I’ve seen the most beautiful fields, farms, fields — most gorgeous things you’ve ever seen, and then you have these ugly things going up.  And sometimes they’re made by different companies.  You know, I’m like a perfectionist; I really built good stuff.  And so you’ll see like a few windmills made by one company: General Electric.  And then you’ll see a few made by Siemens, and you’ll see a few made by some other guy that doesn’t have 10 cents, so it looks like a — so you see all these windows, they’re all different shades of color.  They’re like sort of white, but one is like an orange-white.  (Laughter.)  It’s my favorite color: orange.  (Applause.)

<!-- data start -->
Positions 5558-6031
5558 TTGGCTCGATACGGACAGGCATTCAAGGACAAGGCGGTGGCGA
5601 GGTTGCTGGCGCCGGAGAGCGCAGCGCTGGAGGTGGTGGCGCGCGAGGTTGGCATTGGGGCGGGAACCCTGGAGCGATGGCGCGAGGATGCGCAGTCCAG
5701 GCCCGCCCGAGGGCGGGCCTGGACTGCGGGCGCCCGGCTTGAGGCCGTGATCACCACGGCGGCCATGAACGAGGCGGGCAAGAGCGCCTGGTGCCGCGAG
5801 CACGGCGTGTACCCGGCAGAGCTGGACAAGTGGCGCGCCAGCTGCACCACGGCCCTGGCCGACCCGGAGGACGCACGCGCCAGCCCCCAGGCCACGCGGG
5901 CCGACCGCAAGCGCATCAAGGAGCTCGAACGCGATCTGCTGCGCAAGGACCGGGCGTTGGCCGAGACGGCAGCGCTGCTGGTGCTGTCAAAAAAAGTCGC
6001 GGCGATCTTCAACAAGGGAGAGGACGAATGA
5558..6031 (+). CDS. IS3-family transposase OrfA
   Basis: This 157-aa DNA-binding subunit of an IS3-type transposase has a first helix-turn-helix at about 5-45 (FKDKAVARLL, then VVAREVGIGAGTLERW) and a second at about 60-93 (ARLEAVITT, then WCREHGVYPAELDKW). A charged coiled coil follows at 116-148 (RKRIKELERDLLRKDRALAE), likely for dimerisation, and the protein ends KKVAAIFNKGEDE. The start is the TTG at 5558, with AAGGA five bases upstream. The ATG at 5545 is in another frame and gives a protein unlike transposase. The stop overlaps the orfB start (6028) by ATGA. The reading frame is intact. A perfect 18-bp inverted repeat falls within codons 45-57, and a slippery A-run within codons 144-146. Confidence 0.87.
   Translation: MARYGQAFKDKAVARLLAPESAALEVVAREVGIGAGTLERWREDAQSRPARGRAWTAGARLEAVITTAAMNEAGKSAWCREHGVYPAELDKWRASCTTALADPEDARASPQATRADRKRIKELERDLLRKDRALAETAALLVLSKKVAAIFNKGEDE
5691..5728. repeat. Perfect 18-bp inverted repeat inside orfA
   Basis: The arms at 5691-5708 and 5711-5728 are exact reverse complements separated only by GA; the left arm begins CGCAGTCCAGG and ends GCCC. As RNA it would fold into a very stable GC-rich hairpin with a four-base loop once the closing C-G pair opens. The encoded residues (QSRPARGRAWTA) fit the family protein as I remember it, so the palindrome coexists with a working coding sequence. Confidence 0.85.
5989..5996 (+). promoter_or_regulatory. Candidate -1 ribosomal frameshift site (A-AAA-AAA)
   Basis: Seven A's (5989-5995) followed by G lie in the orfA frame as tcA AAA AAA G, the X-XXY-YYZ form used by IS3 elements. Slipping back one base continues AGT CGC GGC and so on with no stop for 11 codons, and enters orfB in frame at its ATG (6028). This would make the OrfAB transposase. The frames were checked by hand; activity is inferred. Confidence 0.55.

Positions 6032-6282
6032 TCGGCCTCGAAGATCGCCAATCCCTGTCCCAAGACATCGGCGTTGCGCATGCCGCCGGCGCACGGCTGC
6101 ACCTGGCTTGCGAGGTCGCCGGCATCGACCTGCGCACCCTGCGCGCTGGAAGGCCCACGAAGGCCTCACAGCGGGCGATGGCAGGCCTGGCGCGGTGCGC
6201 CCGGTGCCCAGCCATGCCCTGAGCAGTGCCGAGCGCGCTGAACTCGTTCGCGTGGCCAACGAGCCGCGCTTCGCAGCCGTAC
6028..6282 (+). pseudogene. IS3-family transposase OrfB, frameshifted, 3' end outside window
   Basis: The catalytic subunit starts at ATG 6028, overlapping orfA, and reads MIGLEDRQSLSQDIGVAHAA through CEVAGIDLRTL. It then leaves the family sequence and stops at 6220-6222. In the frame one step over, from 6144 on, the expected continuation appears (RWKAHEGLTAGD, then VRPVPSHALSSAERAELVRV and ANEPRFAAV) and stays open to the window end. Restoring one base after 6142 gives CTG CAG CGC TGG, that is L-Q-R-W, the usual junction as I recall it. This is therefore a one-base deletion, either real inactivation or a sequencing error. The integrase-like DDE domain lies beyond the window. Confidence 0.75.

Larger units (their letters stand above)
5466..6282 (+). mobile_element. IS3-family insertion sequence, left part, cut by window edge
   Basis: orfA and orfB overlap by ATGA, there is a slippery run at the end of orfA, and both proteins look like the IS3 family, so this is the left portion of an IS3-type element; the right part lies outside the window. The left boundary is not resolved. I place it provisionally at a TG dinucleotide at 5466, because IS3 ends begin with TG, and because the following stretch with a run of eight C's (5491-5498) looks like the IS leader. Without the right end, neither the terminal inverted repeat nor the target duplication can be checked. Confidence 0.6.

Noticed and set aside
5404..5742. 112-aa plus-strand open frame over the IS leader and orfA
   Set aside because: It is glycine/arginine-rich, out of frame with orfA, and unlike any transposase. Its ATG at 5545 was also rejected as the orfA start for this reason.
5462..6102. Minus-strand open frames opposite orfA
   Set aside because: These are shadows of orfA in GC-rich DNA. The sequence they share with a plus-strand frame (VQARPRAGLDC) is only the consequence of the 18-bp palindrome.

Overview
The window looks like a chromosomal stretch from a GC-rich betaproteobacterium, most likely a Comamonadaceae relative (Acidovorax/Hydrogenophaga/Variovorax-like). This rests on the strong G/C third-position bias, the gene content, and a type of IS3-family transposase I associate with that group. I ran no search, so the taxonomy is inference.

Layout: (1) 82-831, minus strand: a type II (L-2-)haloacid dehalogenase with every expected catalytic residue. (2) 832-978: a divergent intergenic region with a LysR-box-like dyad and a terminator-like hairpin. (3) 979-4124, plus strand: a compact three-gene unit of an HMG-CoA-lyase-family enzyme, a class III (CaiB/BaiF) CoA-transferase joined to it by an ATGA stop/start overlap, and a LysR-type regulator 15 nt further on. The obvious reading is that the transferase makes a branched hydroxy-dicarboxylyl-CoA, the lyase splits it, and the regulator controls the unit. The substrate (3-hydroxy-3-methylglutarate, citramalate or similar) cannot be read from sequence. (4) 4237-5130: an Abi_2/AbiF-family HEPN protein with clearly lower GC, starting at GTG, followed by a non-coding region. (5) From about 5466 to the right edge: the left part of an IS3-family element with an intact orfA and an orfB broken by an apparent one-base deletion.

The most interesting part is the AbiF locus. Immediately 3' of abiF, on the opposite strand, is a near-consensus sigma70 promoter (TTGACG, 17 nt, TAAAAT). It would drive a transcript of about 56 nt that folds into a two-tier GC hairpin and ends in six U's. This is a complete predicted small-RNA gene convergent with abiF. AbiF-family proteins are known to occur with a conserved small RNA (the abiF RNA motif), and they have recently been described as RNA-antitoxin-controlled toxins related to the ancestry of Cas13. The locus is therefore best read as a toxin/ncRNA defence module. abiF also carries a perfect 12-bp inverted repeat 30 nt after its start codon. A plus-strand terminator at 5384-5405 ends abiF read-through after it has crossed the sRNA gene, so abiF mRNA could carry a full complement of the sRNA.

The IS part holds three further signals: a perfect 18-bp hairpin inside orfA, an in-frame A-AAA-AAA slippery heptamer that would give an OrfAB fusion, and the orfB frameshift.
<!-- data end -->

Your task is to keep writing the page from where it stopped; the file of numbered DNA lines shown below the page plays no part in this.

No, but — and you see these magnificent fields, and they’re owned — and you know what they don’t tell you about windmills?  After 10 years, they look like hell.  You know, they start to get tired, old.  You got to replace them.  A lot of times, people don’t replace them.  They need massive subsidy from the government in order to make it.  It’s really a terrible thing.